Vaughan Williams’ “Sinfonia Antartica”: From Film Score to Symphony

In a 1944 essay titled Film Music, Ralph Vaughan Williams wrote, “I still believe that the film contains potentialities for the combination of all the arts such as Wagner never dreamt of.” Beginning in 1940, Vaughan Williams composed scores for eleven films. Among these was the 1948 Technicolor adventure film, Scott of the Antarctic, which told the story of the ill-fated 1912 British expedition to Antarctica, led by Captain Robert Falcon Scott. The venture went south …

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Remembering Dale Clevenger

Dale Clevenger, the legendary principal horn player for the Chicago Symphony from 1966 to 2013, passed away on January 5. He was 81. Born in Chattanooga, Tennessee, Clevenger began playing the horn at the age of 13. Before joining the Chicago Symphony, he was a member of Leopold Stokowski’s American Symphony Orchestra and the Symphony of the Air. His discography included the Grammy-winning 1968 album, The Antiphonal Music of Gabrieli, featuring the brass sections …

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Vaughan Williams’ “A London Symphony”: Ode to an Ephemeral City

Ralph Vaughan Williams recalled that the impetus for A London Symphony came during a fleeting conversation with fellow English composer, George Butterworth: At the end of the evening, just as he was getting up to go, he said, in his characteristically abrupt way, ‘You know, you ought to write a symphony.’ From that moment the idea of a symphony – a thing which I had always declared I would never attempt – dominated my …

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Beethoven’s Fifth Symphony: An Exhilarating Motivic Journey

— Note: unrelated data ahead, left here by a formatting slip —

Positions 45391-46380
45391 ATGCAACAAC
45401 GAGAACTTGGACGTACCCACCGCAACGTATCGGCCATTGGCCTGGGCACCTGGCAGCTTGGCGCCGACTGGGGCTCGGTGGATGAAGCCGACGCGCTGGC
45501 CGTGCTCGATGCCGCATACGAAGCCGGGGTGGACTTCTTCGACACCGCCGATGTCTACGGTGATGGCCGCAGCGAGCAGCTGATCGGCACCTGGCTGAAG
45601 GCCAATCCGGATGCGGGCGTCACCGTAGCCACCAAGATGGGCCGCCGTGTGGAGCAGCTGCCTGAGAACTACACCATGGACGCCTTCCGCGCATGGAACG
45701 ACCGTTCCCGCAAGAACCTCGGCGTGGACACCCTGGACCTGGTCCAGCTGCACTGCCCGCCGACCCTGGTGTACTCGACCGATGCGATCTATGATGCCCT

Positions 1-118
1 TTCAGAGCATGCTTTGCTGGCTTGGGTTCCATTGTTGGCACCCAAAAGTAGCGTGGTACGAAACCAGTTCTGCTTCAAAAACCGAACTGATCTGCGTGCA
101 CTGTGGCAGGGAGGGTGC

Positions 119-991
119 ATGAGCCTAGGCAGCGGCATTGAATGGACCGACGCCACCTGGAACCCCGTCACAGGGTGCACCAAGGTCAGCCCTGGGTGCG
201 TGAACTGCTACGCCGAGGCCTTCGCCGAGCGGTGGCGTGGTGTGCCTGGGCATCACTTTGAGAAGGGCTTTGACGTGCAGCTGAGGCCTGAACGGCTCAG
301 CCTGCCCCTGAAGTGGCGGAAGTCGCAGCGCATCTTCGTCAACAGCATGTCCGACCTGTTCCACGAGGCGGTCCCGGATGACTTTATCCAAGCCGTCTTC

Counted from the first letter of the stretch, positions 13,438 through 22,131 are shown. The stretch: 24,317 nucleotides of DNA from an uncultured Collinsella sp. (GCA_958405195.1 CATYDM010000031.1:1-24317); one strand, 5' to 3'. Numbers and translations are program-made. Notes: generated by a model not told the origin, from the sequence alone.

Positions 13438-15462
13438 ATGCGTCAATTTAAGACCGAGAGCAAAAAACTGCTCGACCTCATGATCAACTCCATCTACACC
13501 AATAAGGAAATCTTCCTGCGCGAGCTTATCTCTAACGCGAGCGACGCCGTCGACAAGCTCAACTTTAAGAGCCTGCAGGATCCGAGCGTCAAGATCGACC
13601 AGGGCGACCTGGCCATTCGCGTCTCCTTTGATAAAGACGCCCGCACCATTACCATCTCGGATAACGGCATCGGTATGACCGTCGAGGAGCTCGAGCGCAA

“Short, short, short, long…” The four notes which open Beethoven’s Fifth Symphony outline what is perhaps music history’s most iconic motif. It’s a motif which has been subjected to pop culture cliches and dubious superimposed poetic associations, such as “fate knocking at the door.” This motivic kernel, perhaps derived from Luigi Cherubini’s 1794 French Revolution anthem Hymne au Panthéon, is the seed out of which the entire Fifth Symphony develops. Preceded by a …

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Dvořák’s Sixth Symphony: Sunny Bohemian Pastures

Antonín Dvořák’s Symphony No. 6 is the music of sunny Bohemian pastures. Warm, effortlessly flowing melodies meet the fiery, exuberant rhythms of a Czech folk dance. A sense of blissful, bucolic grandeur permeates the entire Symphony. As the biographer Otakar Sourek noted, “it breathes the sweet fragrance and unspoiled beauty of Czech woods and meadows.” Dvořák’s first five symphonies can be heard as exercises in the mastery of the form. In the …

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Shostakovich’s Symphony No. 11, “The Year 1905”: Revolution and Requiem

On January 22 [O.S. January 9], 1905, a date which is remembered as “Bloody Sunday,” thousands of peaceful, unarmed demonstrators marched to St. Petersburg’s Winter Palace. They intended to present a petition to Tsar Nicholas II. Many supported the Tsar and believed that he would help to address their economic, political, and social grievances. Assembled in the square, they sang God Save the Tsar; but a frightened Nicholas II had fled the palace. Inexplicably, …

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Haydn’s Symphony No. 99 in E-flat Major: Rousing and Rapturous

Franz Joseph Haydn’s triumphant second trip to London started off with a bang. On February 10, 1794, six days after the celebrated composer’s return to the English capital, Symphony No. 99 in E-flat Major was premiered at the Hanover Square Rooms. A review of the concert in the Morning Chronicle read, The incomparable Haydn produced a new Overture [Symphony] of which it is impossible to speak in common terms. It is one of …

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